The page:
BY Garvita 22 Aug, views 3 min read. Though the lockdown ensured that we are hooked to the OTT platforms, but when Netflix company announced a show based on Indian Weddings, we knew we had to be the first one to binge-watch it. And it indeed happened when ‘Indian Matchmaking‘ released! The show received mixed reviews, but nevertheless it was trending and how followed by a series of fun, crazy memes! Image via Netflix. And we being someone who eats, sleeps and chants Indian weddings we knew we had to do something more to it. Sounds fun, doesn’t it? So what if Sima Taparia couldn’t find a perfect match for any one of them, WMG got their wedding outfits ready at least!
‘Indian Matchmaking’ is bringing up uncomfortable issues my culture needs to address
Coronavirus: How Covid has changed the ‘big fat Indian wedding’. India’s richest family caps year of big fat weddings. A new Netflix show, Indian Matchmaking, has created a huge buzz in India, but many can’t seem to agree if it is regressive and cringe-worthy or honest and realistic, writes the BBC’s Geeta Pandey in Delhi. The eight-part docuseries features elite Indian matchmaker Sima Taparia as she goes about trying to find suitable matches for her wealthy clients in India and the US.
In the series, she’s seen jet-setting around Delhi, Mumbai and several American cities, meeting prospective brides and grooms to find out what they are looking for in a life partner.
‘India Matchmaking‘ holds a mirror to our society. have enough misogyny, gender biases, girl shaming, big fat Indian wedding tamasha going.
To her surprise, the year-old met her future husband and is set to get married in January next year. Mumbai-based Anindita Dey—married for over a year now — also met her husband through her parents. However, Anindita makes it clear that while it was her parents who set up the meeting, the final decision was completely hers. Louis Superman, which she shared with Sami Khan. Because Indian Matchmaking follows matchmaker Sima Taparia analysing families and boys and girls to find suitable matches.
In an age when people believed to be largely pushing away the stereotypes, breaking free from the regressive patriarchal mind-set of society, this show throws light on the ugly truth of Indian matchmaking. In other words, it hits the bullseye when showcasing the circus that Indian marriages, mostly considering how even the most well-to-do families can’t still avoid checking the kundali, complexion or height among other conventional criteria.
But it simultaneously hurts because it is the reality that people face once in their lifetimes and want to forget.
‘Indian Matchmaking’: Was Akshay’s Engagement Ceremony Fake?
Matchmaker Sima Taparia guides clients in the U. Sima meets three unlucky-in-love clients: a stubborn Houston lawyer, a picky Mumbai bachelor and a misunderstood Morris Plains, N. Friends and family get honest with Pradhyuman. Sima consults a face reader for clarity on her clients. A setback with Vinay temporarily discourages Nadia. Sima offers two more prospects to Aparna.
I learned about Netflix’s new show Indian Matchmaking during a A marriage is a union between two families, not just the bride and groom.
Indian Matchmaking is a Indian documentary television series produced by Smriti Mundhra. Indian Matchmaking was released on July 16, , on Netflix. Mundhra named the casting the biggest hurdle of the show, going through a client list of families and calling to see if they were willing to be on camera. Mundhra also noted that the series initially started with about a dozen singles but with some that “fell off” during production.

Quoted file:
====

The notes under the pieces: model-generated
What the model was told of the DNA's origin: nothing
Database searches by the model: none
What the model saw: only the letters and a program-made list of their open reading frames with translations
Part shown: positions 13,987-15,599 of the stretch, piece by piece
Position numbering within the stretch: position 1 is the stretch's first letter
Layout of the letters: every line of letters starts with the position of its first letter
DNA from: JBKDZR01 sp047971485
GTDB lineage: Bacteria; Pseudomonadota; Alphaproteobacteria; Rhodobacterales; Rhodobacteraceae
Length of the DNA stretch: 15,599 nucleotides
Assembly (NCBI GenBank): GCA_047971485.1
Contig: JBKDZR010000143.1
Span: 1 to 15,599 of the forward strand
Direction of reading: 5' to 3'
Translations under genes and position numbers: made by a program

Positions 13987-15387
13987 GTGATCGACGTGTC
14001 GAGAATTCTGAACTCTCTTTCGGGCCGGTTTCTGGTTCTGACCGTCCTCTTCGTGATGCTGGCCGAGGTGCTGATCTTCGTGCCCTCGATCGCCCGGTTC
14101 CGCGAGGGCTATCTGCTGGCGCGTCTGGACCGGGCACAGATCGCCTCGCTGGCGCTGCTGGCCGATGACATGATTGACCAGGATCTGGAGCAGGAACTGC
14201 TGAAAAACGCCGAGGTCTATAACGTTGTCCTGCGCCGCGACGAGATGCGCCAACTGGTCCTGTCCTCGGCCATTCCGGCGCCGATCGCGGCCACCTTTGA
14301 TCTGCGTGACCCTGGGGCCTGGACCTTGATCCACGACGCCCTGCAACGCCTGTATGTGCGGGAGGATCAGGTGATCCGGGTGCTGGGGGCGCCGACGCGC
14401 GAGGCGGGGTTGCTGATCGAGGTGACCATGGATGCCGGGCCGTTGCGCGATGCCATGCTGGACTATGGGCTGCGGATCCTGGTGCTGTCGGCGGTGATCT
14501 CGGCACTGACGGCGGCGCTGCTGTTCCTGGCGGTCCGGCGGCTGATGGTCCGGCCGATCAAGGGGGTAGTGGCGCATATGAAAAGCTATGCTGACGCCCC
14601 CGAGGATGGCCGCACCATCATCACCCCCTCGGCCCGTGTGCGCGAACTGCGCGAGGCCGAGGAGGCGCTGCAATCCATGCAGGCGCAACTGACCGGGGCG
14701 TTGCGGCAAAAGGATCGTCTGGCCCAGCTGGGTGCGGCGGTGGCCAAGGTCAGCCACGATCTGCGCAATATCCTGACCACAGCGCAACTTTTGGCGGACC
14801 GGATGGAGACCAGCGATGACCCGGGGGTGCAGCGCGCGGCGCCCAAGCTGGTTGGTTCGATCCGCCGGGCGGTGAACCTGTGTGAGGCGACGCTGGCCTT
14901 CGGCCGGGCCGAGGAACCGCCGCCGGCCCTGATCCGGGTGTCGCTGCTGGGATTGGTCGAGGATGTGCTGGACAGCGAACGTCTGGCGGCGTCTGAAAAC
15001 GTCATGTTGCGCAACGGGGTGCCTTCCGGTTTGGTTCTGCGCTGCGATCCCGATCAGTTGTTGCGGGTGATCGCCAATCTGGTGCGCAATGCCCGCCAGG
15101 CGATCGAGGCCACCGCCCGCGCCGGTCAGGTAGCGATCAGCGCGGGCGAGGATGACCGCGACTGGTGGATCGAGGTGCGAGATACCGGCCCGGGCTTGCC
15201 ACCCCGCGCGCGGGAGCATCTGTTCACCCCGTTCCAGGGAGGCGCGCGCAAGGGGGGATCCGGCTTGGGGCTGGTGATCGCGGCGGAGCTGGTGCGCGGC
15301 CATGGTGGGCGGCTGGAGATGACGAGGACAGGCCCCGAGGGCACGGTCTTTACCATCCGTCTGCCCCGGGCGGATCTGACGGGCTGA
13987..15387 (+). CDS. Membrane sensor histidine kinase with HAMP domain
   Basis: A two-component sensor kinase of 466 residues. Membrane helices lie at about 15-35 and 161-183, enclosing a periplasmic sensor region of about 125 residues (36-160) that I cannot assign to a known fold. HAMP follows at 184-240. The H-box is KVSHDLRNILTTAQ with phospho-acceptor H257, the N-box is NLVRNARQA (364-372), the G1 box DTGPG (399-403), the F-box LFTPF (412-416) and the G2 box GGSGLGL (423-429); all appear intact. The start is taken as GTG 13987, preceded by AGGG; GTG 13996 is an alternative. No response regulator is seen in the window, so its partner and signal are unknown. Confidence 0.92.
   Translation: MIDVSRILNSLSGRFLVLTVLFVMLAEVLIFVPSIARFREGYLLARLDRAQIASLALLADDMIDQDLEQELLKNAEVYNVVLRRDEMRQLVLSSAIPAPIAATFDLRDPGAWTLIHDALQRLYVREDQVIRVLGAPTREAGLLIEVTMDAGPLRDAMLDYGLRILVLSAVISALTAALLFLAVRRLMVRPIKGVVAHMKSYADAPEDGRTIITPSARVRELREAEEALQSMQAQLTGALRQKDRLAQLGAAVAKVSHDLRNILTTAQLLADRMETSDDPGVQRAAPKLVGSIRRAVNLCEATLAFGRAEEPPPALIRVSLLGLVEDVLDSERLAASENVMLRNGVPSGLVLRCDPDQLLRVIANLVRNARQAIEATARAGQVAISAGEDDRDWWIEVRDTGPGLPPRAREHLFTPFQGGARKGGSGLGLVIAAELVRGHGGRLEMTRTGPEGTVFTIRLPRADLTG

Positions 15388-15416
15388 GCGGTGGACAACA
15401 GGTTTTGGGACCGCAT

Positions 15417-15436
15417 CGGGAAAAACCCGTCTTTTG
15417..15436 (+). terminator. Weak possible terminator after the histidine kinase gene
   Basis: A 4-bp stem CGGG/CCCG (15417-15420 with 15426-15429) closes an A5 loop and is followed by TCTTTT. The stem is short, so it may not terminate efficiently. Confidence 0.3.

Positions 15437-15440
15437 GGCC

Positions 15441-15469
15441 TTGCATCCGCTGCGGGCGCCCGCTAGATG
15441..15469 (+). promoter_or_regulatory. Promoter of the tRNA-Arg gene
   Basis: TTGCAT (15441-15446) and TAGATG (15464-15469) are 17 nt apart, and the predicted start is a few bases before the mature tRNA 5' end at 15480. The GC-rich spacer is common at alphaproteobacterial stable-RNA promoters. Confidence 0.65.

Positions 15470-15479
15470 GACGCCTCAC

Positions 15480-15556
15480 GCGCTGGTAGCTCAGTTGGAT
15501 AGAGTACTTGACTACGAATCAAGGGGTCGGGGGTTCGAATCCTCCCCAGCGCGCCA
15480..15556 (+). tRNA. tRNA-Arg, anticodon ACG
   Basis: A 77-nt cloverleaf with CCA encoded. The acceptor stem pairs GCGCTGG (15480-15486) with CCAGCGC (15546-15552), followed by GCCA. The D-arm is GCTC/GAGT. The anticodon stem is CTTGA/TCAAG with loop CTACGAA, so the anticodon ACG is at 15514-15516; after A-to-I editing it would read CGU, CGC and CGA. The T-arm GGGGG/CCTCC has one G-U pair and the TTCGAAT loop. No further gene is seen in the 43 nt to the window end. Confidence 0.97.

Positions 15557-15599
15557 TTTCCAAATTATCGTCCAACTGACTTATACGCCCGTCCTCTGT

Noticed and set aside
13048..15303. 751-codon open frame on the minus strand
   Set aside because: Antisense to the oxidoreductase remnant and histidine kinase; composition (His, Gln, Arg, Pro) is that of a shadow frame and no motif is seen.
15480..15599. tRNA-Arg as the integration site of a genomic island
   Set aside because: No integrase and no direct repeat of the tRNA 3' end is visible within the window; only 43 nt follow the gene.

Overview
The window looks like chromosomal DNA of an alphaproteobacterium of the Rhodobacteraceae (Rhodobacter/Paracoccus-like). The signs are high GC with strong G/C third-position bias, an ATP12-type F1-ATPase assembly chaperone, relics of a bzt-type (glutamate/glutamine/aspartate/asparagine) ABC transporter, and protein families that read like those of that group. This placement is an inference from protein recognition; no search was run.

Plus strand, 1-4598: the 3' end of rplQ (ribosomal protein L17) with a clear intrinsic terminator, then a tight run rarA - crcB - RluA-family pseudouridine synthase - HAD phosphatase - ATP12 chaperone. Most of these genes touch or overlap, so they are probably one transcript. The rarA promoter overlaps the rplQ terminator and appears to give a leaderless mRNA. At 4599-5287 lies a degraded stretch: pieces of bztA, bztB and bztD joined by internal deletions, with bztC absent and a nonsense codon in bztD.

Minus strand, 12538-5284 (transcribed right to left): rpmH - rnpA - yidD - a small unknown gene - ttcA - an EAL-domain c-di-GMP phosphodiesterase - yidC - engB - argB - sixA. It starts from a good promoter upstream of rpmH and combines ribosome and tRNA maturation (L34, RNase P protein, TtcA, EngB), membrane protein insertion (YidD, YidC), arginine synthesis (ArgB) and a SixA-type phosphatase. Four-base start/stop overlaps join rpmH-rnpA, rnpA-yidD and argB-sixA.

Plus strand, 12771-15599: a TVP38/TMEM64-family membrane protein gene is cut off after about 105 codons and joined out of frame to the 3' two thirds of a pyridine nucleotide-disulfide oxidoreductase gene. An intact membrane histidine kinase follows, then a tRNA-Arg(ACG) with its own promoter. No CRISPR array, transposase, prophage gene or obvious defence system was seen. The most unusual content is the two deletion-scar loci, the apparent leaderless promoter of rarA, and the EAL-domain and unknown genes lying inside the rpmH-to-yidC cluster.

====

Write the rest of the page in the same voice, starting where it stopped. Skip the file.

The show received mixed reviews between critics and social media users. In addition to showing ” classist ” and ” casteist ” stereotypes, the show was criticized for whitewashing the idea of arranged marriages. The Los Angeles Times followed up with the couples appearing on the show and reported that they are not together anymore. From Wikipedia, the free encyclopedia. Entertainment Weekly. Retrieved The Hollywood Reporter. Screen Rant. Men’s Health.
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Netflix’s Indian Matchmaking – and its surface-level attempt to (New couples will often be gifted a car or apartment by the bride’s parents.).
Follow Us. The controversial Netflix show has reignited debate over traditional marriage matches, but without interrogating harmful stereotypes, says Meehika Barua. One evening in late November when I was heading for a meeting in Holborn, my Indian friend, who is 25, texted me to say that she was getting married.
Trains went by as I stood at London Bridge station, typing furiously, glaring at my phone. The arranged marriage had been fixed up by her parents. She had met the guy, liked him, and so, they agreed to get married. Instead of congratulating her, I tried to counsel her. Read More.
A new Netflix show about an Indian matchmaker catering to the high demands of potential brides and grooms, and their parents, has stoked an online debate about arranged marriages in the country. It features Sima Taparia, a real-life matchmaker from Mumbai, who offers her services to families within India and abroad.
Arranged marriages in India see parents leading efforts to find a suitable match for their children.
Indian Matchmaking, a new Netflix show, has become a huge hit, Delhi, Mumbai and several American cities, meeting prospective brides and.
It might seem strange to invoke an Alice Walker essay in connection with the new Netflix reality series, Indian Matchmaking , but, here we go. The essay is revolutionary for that coinage. Walker explicitly draws a connection between skin color and marriage. Walker tells us two smaller, adjoining stories, about herself and a friend in their single days.
In the Netflix series Indian Matchmaking , the importance of skin color arrives quickly in talk of matrimony, as do other facets of packaged appearance, the sorts that indicate a notion of a stratified universe: This level of education matches with this one, this shade of skin with this, this height with this, these family values with these, this caste with this, this region with this, and so on.